"...what's driving the sentences..."?
Joel Schectman Wrote:The Return of Debtorsâ Prisons in Louisiana
...In separate efforts, the American Civil Liberties Union and Brennan Center for Justice at New York University spent a year observing court cases and interviewing hundreds of defenders, prosecutors, and the accused. The results, copies of which were released early to NEWSWEEK, show a troubling pattern of incarceration in at least 16 states, where even [highlight=#E6FF99]minor, nonviolent offenses such as speeding and loitering result in prison time[/highlight] for the poor.
The reason, according to the reports, is that courts indiscriminately slap fines on impoverished defendants, triggering an endless cycle of legal jeopardy. Failure to pay a ticket, for example, results in an arrest warrant, and a second failure to pay can lead to prison. The crime is coded as âcontemptâ for court or âfailure to appear,â making it hard to determine the total number of poverty-related sentences. But during the summer of 2009 in New Orleans Municipal Court, which the ACLU says is particularly hard-nosed, the group saw 33 cases of indigent defendants who had missed earlier court dates. Twenty-one ended up in jail for 60 days; the others paid their debts on the spot. The Brennan Center observed a similar ratio in Charlotte, N.C., last year, where about 250 defendants served four-day sentences for failure to pay. An uptick in laws that disproportionately affect the poor and the sheer complications of poverty (inflexible work schedules, unreliable transportation) only add to the number of cases.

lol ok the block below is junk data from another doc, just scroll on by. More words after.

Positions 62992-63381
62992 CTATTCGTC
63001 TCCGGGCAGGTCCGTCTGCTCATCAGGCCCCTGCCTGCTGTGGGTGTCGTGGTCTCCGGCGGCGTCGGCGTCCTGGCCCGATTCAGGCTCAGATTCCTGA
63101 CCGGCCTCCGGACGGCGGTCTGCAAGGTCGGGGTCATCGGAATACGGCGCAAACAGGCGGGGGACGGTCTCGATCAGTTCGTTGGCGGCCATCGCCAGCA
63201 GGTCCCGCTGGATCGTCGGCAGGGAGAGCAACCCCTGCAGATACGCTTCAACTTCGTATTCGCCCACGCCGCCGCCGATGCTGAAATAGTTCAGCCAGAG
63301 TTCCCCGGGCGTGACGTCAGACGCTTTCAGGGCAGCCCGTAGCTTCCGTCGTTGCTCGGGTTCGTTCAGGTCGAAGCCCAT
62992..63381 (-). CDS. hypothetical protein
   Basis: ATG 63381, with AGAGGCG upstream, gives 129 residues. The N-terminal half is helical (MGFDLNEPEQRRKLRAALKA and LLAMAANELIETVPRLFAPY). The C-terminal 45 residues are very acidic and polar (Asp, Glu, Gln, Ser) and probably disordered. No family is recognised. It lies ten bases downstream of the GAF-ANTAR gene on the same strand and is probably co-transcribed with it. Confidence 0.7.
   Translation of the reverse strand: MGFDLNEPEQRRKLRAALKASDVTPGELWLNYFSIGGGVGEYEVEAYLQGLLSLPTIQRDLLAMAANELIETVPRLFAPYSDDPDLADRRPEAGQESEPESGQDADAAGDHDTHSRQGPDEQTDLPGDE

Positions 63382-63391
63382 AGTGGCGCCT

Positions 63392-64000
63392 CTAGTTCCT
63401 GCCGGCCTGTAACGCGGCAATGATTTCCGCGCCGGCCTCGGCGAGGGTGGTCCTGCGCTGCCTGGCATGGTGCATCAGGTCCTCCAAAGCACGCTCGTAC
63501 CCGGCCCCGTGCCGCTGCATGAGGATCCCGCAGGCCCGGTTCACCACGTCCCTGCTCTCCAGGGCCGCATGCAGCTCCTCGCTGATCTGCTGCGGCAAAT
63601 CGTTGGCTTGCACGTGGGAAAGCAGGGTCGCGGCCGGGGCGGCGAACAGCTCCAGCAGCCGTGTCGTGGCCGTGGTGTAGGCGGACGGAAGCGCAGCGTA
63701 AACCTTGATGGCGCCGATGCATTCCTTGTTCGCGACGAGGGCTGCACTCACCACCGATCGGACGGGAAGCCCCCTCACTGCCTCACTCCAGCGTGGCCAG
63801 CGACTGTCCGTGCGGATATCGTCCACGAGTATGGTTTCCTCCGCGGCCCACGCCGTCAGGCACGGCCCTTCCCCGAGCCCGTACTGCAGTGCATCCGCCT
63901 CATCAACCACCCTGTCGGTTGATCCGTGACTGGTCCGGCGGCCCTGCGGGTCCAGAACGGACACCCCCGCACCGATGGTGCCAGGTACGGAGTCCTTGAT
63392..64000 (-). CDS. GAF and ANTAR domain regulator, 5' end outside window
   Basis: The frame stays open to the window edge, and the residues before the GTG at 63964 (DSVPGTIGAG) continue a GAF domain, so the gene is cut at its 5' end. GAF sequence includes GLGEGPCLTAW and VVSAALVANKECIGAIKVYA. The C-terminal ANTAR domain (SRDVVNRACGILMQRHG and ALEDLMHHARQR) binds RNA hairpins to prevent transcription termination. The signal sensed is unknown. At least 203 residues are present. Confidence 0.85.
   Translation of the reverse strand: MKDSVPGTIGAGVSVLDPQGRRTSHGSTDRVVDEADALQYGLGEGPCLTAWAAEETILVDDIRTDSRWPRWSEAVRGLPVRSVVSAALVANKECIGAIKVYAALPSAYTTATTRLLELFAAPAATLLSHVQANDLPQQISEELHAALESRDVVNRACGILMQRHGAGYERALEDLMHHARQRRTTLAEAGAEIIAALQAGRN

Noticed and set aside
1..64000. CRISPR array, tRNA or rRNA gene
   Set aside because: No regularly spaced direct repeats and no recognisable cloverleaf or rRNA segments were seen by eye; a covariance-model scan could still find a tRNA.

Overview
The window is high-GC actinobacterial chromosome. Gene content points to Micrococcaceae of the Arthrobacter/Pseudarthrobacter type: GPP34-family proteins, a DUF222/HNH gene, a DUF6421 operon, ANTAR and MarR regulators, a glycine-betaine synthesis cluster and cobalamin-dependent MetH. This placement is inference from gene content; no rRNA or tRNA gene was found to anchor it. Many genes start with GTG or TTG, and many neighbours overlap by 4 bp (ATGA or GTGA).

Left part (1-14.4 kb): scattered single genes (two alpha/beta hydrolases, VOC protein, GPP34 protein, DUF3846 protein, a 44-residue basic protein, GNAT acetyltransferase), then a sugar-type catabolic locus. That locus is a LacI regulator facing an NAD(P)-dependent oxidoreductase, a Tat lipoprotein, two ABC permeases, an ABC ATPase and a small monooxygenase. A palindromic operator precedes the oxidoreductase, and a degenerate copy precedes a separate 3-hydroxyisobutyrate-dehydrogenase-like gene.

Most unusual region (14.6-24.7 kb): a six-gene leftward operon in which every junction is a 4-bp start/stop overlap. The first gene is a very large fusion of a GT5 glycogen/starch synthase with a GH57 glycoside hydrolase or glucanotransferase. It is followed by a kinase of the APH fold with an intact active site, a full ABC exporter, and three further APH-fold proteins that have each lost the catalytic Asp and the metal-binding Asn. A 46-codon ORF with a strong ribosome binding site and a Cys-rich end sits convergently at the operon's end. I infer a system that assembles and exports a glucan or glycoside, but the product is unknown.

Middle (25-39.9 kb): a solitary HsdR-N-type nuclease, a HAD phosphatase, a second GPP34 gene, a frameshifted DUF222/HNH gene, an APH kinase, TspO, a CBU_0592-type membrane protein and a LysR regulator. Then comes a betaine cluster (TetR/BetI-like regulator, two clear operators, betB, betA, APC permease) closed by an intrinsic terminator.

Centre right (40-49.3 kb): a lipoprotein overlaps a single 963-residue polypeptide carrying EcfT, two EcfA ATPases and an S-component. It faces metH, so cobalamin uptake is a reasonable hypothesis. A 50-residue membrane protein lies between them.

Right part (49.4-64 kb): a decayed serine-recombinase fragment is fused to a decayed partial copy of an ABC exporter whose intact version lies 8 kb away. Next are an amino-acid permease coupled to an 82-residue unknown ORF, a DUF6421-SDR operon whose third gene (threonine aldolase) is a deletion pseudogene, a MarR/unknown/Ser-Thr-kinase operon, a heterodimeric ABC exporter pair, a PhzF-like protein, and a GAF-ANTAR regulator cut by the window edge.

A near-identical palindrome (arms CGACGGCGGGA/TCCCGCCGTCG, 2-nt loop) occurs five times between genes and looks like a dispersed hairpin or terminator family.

[highlight=#E6FF99]But whatâs driving the sentences, at least in part, isnât morality so much as economics. In recent years, state funding has slowed for virtually every court in the country, making fines an essential means of keeping the gavel clapping. In a memo obtained by the ACLU, the Michigan courts administrator is brutally clear, reminding judges of âtough economic timesâ and urging a âculture shiftâ[/highlight] toward pay-or-prison collection tactics. In [highlight=#E6FF99]New Orleans, which relies on fee collection for as much as 40 percent of its budget[/highlight], Judge Paul Sens denies running a debtorsâ prison, saying that every defendant gets the option of community service, at least at first. But, he tells NEWSWEEK, over relying on court fees âcauses a problem,â [highlight=#E6FF99]appearing to force judges[/highlight] to take a harder line than they might otherwise. Thatâs one thing all parties agree on: for Lady Justice to be blind, she first needs enough money to be comfortable.
[right]--from Joel Schectman article, via Newseek [[highlight=#E6FF99]highlights[/highlight] mine -eye2i]
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